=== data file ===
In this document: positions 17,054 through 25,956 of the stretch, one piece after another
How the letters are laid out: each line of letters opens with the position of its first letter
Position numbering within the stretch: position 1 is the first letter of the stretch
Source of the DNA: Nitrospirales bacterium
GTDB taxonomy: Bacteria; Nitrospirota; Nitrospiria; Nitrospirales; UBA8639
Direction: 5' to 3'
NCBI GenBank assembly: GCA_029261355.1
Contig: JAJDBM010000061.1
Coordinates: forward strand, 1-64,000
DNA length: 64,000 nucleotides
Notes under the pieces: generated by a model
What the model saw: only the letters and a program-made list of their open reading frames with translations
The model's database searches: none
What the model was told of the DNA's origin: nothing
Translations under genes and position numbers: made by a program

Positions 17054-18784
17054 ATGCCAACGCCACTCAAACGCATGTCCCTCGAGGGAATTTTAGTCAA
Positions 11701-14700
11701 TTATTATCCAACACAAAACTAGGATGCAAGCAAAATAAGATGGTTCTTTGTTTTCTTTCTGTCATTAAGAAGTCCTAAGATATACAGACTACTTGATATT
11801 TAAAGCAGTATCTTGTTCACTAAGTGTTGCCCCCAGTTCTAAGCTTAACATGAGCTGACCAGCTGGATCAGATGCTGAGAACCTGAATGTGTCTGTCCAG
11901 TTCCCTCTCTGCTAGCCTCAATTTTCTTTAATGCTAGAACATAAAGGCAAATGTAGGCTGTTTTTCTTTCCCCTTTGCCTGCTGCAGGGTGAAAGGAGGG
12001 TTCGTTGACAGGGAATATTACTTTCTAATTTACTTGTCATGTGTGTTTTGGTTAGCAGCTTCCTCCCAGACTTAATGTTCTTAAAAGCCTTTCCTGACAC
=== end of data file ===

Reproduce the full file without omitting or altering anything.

In this document: positions 17,054 through 25,956 of the stretch, one piece after another
How the letters are laid out: each line of letters opens with the position of its first letter
Position numbering within the stretch: position 1 is the first letter of the stretch
Source of the DNA: Nitrospirales bacterium
GTDB taxonomy: Bacteria; Nitrospirota; Nitrospiria; Nitrospirales; UBA8639
Direction: 5' to 3'
NCBI GenBank assembly: GCA_029261355.1
Contig: JAJDBM010000061.1
Coordinates: forward strand, 1-64,000
DNA length: 64,000 nucleotides
Notes under the pieces: generated by a model
What the model saw: only the letters and a program-made list of their open reading frames with translations
The model's database searches: none
What the model was told of the DNA's origin: nothing
Translations under genes and position numbers: made by a program

Positions 17054-18784
17054 ATGCCAACGCCACTCAAACGCATGTCCCTCGAGGGAATTTTAGTCAA
Positions 11701-14700
11701 TTATTATCCAACACAAAACTAGGATGCAAGCAAAATAAGATGGTTCTTTGTTTTCTTTCTGTCATTAAGAAGTCCTAAGATATACAGACTACTTGATATT
11801 TAAAGCAGTATCTTGTTCACTAAGTGTTGCCCCCAGTTCTAAGCTTAACATGAGCTGACCAGCTGGATCAGATGCTGAGAACCTGAATGTGTCTGTCCAG
11901 TTCCCTCTCTGCTAGCCTCAATTTTCTTTAATGCTAGAACATAAAGGCAAATGTAGGCTGTTTTTCTTTCCCCTTTGCCTGCTGCAGGGTGAAAGGAGGG
12001 TTCGTTGACAGGGAATATTACTTTCTAATTTACTTGTCATGTGTGTTTTGGTTAGCAGCTTCCTCCCAGACTTAATGTTCTTAAAAGCCTTTCCTGACAC